As for chastity, was that really considered a sin? Increasingly, it was. As repeated waves of the plague carried off large segments of the Christian population at a time when infidel populations--the Turks and the Arabs, for example--seemed to be thriving, there was increased concern that Christian men and women should obey God's injunction to go forth and multiply. Men who were chaste were not doing their duty. Prostitution, then, was seen to serve the good purposes of society and the church by keeping young men from the sins of masturbation and sodomy, and by keeping them from developing habits of chastity that would further depopulate the Christian nations. Indeed, houses of prostitution were seen as something like training grounds for young men, helping them to develop their "natural" impulses and inclinations so that, when they did marry, they knew how to pay the "debt" they owed to their wives and to society by providing children.

Did the clergy approve of prostitution? That is really three questions: did the clergy approve prostitution for other men, did they approve of prostitutes themselves, and did they avail themselves of the services of prostitutes? The answer to the first question is that, while there was some disagreement, by Chaucer's time the clergy tended to accept, if not exactly encourage, the practice of prostitution. They tended to think that, while fornication for any purpose but the procreation of children was a sin, they also knew that it was a lesser, because "natural," sin, committed in response to certain needs and instincts placed in man by God. The clergy tended either not to stand in the way of prostitution or quietly to support the city fathers in their policies about prostitution. For those men of the church who, like the summoner in Chaucer's Friar's Tale, wanted for whatever reason to seek out sinners, the very fact that the practice of prostitution concentrated sinners in certain locations tended to make their jobs easier.

Did clergymen approve of the prostitutes? It seems that most members of the clergy were less cynical than that evil summoner. While they had some moral reservations about the practice of prostitution, the Bible provided them with the example of Mary Magdalene, and they found themselves officially forgiving prostitutes. They sometimes allowed prostitutes to be buried in church grounds, and they usually accepted alms from them. The moral position of prostitutes was uncertain. Those who enjoyed their trade were usually considered beyond forgiveness, but those who plied their trade because it was the only way they could support themselves were more easily forgiven. Of course, there was always the hope that the prostitutes would repent. Pope Innocent III even stated that it was a great act of Christian charity for a man to take a former prostitute as a wife, thus helping to save her soul by taking her forever out of the brothel.

The answer to the third question--whether members of the clergy visited prostitutes as customers--is complicated by the fact that most older clergymen had taken, and most younger ones intended to take, vows of celibacy. Such vows notwithstanding, some clergymen were not celibate. Literary works of the period, particularly the fabliaux, routinely show members of the clergy engaging in sexual activities--Malyn's grandfather in the Reeve's Tale, for example. Sometimes they paid for sex in these stories--the monk in the Shipman's Tale, for example. The historical record confirms such activities. The records of the city of Dijon, for example, show that members of the clergy made up some 20 per cent of the clientele of the places of prostitution.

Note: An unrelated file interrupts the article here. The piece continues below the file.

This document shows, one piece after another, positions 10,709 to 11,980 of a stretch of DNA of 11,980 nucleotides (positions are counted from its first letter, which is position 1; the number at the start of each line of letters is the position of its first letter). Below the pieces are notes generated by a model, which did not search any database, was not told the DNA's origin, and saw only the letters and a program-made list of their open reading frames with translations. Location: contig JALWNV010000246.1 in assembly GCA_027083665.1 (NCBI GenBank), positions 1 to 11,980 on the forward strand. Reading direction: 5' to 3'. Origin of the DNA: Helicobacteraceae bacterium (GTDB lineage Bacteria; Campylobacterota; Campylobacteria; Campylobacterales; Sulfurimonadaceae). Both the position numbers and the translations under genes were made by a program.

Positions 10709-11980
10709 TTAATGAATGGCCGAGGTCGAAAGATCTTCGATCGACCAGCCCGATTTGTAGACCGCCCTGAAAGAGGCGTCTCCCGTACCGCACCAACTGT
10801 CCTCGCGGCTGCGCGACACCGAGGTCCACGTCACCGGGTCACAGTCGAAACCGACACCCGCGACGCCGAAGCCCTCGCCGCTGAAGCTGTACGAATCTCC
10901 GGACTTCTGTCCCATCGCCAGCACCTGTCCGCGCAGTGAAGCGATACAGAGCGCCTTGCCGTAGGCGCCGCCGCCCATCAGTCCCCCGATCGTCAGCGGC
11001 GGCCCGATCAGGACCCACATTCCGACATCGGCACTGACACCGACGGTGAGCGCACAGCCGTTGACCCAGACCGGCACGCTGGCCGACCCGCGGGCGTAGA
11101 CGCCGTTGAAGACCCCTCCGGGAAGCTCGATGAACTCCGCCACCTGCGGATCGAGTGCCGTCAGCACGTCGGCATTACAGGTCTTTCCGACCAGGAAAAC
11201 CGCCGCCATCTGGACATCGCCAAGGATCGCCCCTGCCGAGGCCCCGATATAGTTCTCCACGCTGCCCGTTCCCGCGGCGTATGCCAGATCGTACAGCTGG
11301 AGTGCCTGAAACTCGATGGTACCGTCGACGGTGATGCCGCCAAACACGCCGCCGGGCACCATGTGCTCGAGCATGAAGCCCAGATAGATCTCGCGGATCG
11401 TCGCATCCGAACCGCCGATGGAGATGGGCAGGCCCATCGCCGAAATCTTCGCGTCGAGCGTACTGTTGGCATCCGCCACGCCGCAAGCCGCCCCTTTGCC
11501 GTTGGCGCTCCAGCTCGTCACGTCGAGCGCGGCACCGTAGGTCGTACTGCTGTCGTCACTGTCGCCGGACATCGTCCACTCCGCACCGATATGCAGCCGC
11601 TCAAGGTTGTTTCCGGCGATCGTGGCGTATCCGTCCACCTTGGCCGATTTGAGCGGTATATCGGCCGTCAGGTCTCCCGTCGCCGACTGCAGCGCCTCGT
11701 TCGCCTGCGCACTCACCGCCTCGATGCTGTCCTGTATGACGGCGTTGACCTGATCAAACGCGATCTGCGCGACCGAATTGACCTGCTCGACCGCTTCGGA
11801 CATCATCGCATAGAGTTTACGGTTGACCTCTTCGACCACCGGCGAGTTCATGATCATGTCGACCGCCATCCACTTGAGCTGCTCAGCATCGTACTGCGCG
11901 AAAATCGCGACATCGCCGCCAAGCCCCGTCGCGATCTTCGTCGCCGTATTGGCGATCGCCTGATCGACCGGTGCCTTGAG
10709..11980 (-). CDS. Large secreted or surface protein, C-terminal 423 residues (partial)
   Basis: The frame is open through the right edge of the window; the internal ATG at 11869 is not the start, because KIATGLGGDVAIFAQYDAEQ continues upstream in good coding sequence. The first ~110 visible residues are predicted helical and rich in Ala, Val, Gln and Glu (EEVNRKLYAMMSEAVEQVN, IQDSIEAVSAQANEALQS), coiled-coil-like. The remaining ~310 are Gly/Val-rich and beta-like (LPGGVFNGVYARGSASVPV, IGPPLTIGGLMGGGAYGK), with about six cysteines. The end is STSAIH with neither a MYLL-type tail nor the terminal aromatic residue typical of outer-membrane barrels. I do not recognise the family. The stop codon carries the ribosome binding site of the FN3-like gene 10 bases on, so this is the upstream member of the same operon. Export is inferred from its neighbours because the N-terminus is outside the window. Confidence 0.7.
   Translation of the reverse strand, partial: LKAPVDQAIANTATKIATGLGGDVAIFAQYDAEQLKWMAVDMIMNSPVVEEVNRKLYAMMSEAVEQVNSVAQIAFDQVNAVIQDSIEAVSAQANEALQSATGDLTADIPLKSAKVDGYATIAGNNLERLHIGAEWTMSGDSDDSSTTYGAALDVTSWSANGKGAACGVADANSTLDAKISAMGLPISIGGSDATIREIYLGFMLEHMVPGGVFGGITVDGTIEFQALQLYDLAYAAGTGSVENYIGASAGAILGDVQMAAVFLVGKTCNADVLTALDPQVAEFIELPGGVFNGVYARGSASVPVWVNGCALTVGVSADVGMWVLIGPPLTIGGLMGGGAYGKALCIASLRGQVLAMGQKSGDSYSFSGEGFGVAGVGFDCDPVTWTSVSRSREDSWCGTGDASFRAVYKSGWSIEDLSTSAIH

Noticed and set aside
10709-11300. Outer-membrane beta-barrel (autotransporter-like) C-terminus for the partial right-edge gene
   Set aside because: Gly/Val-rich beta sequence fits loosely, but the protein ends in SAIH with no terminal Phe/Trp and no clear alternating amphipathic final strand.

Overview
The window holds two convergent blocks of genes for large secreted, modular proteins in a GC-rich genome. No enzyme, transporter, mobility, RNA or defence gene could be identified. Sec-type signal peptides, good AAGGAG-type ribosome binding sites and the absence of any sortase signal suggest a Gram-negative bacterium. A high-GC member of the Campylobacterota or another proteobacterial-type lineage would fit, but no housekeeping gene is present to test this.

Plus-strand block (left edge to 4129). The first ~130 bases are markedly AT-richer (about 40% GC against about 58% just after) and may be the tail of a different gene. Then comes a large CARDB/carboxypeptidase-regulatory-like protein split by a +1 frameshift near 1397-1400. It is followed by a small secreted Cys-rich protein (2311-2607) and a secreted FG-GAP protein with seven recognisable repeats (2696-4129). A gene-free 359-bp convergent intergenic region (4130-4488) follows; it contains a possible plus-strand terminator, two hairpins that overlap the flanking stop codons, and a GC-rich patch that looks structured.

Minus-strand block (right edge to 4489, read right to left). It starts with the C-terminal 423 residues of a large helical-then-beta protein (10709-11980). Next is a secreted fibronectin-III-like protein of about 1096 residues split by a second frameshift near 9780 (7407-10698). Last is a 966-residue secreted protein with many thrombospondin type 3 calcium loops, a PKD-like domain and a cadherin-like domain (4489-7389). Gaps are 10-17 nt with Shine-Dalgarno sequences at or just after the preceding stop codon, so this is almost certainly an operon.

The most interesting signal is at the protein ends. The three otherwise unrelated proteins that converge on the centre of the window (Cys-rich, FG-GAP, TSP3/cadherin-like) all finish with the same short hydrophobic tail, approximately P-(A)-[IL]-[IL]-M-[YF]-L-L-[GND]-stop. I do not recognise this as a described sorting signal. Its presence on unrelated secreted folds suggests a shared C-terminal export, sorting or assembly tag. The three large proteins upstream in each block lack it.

There appears not to have been widespread moral outrage at the dealings between prostitutes and clergymen. Townspeople tended to be amused at clergymen who frequented the brothels, but there is little evidence that they were terribly upset by them. Men of the clergy were, after all, men. Their fornicating with women was a sin, yes, but a "natural" sin, and perhaps more acceptable than the masturbation or the sodomy that might be its unnatural alternative. Besides, it was better for such clergymen to go to prostitutes than to tempt the daughters and wives to whom, by the nature of their profession, they had such ready and intimate access. If given a choice between having their clergymen go to prostitutes or accost the pretty young women of the town, most men would far prefer the former. Chaucer shows a number of clergymen engaging in lechery with other men's wives. Surely the husbands of those wives would have preferred meeting their spiritual fathers in the local bath houses to surprising them in their wives' beds.

Indeed, even in the fourteenth century there were some theologians who were wondering whether it might not be better for men of the clergy to be permitted to marry. It was evident that many of them were not capable of honoring their vows of chastity. Although the church hierarchy resisted such thinking, they were aware of the problems and felt that it was better for clerics to fornicate occasionally with public prostitutes than to keep a concubine, to lead their female parishioners astray, to commit rape, or to engage in "unnatural" acts.

Prostitution, while less prevalent in England than in France, was nevertheless a fact of life in Chaucer's world. Not everyone talked about it, but almost everyone knew about it. In the Friar's Tale the Friar tells us that the summoner in the tale "hadde alwey bawdes redy to his hond" (3 1339) and that he sometimes had the "wenches at his retenue" (3 1355) tell him the names of the men "that lay by hem" (3 1358) so that he could summon them into the ecclesiastical court. Some of Chaucer's readers have wondered whether there may be a shadow of prostitution hanging over the Shipman's Tale, in which the wife of the merchant of St. Denis sells sexual favors to a monk for 100 francs, but surely it is going too far to suggest that the Wife of Bath shared certain characteristics with public women.

Or is it?

Primary source: Jacques Rossiaud, Medieval Prostitution, 1984 (translated by Lydia G. Cochrane, Oxford, U.K.: Blackwell, 1988).

Chapter Seven of Backgrounds to Chaucer, Peter G. Beidler, Lehigh University